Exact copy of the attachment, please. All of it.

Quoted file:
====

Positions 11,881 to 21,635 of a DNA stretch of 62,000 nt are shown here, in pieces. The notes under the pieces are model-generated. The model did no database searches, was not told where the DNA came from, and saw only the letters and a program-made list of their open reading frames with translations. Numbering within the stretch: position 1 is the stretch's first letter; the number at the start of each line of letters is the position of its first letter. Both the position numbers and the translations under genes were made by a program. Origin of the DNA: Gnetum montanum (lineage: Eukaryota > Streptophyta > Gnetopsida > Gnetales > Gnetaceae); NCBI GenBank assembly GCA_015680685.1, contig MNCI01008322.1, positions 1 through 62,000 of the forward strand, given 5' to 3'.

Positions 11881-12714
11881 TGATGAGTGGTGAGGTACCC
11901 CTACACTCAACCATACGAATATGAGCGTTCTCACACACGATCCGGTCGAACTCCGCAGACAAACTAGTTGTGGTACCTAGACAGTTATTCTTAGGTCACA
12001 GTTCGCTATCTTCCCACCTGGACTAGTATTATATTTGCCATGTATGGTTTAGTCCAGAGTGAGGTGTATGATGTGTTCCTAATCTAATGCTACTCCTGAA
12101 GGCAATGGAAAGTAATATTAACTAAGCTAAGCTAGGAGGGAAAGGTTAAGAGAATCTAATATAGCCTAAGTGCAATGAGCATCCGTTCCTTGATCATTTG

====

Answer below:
Positions 11,881 to 21,635 of a DNA stretch of 62,000 nt are shown here, in pieces. The notes under the pieces are model-generated. The model did no database searches, was not told where the DNA came from, and saw only the letters and a program-made list of their open reading frames with translations. Numbering within the stretch: position 1 is the stretch's first letter; the number at the start of each line of letters is the position of its first letter. Both the position numbers and the translations under genes were made by a program. Origin of the DNA: Gnetum montanum (lineage: Eukaryota > Streptophyta > Gnetopsida > Gnetales > Gnetaceae); NCBI GenBank assembly GCA_015680685.1, contig MNCI01008322.1, positions 1 through 62,000 of the forward strand, given 5' to 3'.

Positions 11881-12714
11881 TGATGAGTGGTGAGGTACCC
11901 CTACACTCAACCATACGAATATGAGCGTTCTCACACACGATCCGGTCGAACTCCGCAGACAAACTAGTTGTGGTACCTAGACAGTTATTCTTAGGTCACA
12001 GTTCGCTATCTTCCCACCTGGACTAGTATTATATTTGCCATGTATGGTTTAGTCCAGAGTGAGGTGTATGATGTGTTCCTAATCTAATGCTACTCCTGAA
12101 GGCAATGGAAAGTAATATTAACTAAGCTAAGCTAGGAGGGAAAGGTTAAGAGAATCTAATATAGCCTAAGTGCAATGAGCATCCGTTCCTTGATCATTTG